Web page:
the gifts bestowed on the world by the Edinburgh Festival Fringe is the
one-hour slot, into which everything—stand-up, spoken word, circus, dance or
drama—has become squeezed by market forces. Nevertheless, the obvious
constraints are something which talented writers can utilise well. While David
Full of brilliantly crafted dialogue that’s funny, sad and often both
Out from behind the audience stagger charity boss Celia (Irene Allan), a dark-haired “woman in red”, with her three-piece suited co-worker Oliver (Mark Jeary). They’re both high on champagne and their mutual horror concerning the couple with whom they’ve just had dinner—his dead eyes, her gratuitous jewellery and tendency to play with her phone during the meal. This initially comes across as just the bitchiness of a “tired” woman and her gay best friend, but the first layer that’s peeled away is the identity of their host—an unnamed “developing” country’s vicious dictator who wants their charity to provide computers and software. (Oh, and to give him an Award.) Celia’s all to aware that the aid will be used to line the pockets of the dictator and his cronies, and destroy the charity’s reputation in the process; their problem is that said dictator is unlikely to take “No” for an answer.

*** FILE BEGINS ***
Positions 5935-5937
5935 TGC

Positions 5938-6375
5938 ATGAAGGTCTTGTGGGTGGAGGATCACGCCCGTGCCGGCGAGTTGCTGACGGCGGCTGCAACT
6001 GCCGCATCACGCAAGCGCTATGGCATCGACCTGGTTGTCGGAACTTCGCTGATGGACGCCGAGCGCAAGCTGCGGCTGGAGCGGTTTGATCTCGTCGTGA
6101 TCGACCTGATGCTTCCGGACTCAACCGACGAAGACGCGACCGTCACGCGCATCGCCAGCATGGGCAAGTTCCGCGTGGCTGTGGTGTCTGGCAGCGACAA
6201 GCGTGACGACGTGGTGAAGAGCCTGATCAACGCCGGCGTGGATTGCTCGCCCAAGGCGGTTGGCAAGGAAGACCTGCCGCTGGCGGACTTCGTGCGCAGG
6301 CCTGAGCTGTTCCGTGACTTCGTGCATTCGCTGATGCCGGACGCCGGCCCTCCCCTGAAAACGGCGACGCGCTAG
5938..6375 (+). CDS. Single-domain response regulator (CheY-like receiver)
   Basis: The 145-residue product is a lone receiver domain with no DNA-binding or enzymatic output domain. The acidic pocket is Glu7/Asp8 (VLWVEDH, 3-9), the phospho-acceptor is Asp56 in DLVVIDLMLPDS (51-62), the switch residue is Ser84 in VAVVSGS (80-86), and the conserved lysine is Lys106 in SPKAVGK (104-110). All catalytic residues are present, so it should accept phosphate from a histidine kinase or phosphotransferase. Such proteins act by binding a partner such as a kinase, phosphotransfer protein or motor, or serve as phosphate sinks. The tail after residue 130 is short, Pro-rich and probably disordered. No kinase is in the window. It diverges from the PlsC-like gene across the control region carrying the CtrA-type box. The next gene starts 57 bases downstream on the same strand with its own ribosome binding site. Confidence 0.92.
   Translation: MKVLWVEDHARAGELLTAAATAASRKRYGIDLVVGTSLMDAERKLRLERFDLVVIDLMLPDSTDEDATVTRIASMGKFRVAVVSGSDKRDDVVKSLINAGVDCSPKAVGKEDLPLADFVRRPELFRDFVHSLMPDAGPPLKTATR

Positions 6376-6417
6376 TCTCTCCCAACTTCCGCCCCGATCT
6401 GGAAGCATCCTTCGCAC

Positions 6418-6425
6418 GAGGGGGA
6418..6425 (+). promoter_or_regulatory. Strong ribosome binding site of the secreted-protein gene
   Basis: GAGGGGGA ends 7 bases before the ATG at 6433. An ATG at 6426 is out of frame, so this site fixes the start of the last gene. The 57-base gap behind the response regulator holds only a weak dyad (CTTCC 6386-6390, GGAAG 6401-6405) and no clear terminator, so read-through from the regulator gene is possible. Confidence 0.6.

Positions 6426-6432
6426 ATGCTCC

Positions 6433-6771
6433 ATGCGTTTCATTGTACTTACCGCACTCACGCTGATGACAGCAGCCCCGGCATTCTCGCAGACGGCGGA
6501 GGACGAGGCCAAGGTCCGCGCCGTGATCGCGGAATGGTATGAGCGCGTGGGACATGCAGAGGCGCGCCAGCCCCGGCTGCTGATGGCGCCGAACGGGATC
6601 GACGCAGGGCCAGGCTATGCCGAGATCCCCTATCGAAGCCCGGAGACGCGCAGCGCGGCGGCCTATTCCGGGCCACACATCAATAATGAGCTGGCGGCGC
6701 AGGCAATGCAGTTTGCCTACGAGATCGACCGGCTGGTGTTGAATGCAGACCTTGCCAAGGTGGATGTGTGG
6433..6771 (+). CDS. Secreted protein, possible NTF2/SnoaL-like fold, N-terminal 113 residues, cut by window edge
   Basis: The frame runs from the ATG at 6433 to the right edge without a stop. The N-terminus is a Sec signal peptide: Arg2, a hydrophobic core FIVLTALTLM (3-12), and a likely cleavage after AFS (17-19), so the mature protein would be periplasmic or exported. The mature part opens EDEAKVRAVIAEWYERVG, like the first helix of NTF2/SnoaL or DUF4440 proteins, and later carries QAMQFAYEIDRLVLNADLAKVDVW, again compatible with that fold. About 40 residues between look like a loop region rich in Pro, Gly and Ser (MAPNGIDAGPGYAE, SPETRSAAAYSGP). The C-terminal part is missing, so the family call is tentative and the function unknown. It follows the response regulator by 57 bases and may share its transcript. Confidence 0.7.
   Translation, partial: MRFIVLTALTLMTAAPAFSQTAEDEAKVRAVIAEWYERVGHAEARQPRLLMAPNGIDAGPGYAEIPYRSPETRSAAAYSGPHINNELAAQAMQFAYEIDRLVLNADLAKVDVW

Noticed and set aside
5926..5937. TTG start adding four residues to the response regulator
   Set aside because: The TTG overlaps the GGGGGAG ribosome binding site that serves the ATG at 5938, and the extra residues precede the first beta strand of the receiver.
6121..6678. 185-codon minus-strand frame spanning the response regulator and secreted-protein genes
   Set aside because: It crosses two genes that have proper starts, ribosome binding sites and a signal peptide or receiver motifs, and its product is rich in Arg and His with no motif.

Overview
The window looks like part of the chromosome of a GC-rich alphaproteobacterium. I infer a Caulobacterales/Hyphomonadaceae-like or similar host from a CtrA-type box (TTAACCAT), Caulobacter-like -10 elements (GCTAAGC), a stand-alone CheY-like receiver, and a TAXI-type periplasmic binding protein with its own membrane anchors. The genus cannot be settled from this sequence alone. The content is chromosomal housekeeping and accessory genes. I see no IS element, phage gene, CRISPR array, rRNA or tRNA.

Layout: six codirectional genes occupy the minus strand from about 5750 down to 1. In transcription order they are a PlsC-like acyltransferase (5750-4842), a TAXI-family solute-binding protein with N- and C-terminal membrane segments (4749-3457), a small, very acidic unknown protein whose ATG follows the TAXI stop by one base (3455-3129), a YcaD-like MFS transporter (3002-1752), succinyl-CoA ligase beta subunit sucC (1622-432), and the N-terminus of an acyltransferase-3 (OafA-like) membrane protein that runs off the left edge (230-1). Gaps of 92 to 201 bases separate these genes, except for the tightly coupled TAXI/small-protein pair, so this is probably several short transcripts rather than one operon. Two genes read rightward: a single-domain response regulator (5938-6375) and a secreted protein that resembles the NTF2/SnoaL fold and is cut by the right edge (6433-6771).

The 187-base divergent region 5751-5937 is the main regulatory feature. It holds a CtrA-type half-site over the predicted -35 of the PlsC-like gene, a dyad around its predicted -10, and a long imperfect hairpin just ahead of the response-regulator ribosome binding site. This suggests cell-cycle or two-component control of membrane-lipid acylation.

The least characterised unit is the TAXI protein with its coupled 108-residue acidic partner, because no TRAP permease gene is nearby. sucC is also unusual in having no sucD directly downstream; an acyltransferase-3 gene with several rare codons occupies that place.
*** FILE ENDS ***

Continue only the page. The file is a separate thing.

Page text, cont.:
Celia and Oliver are therefore in her hotel room, supposedly to touch base with the charity’s (somewhat corrupt) board of directors but actually to work out some way to escape the hotel alive. Their options aren’t good, and the conversation quickly turns to more personal matters as a means of ignoring the dictator and his vicious-looking bodyguards waiting for them in the lobby. And so we learn that neither Celia or Oliver have been particularly successful in love: Celia’s commitment to the charity has cost her a marriage and a relationship with her daughter, and she now eats far too many microwaved meals while doubting her own abilities; Oliver’s male partner, meantime, has returned to Brazil, unable to accept that Oliver is actually deeply in love with Celia.
Full of brilliantly crafted dialogue that’s funny, sad and often both, Leddy (here directing his own script) gets two heart-felt, nuanced performances from Allan and Jeary, who never let the pace drop and yet give the necessary emotional pauses just the right time to sink in. The overall result is an emotionally intelligent exploration of the challenges we all face when it comes to finding genuine human connection in a world where all the old rules about gender, sexuality and even boss-employee relations are increasingly difficult to grasp. If this doesn’t quite connect with the wider geopolitical aspects of international aid, the human story is sufficiently satisfying, not least because Leddy’s ensures a finale which at least hints at the possibility of two people finally escaping the social pressures and public expectations that have kept them apart for so long.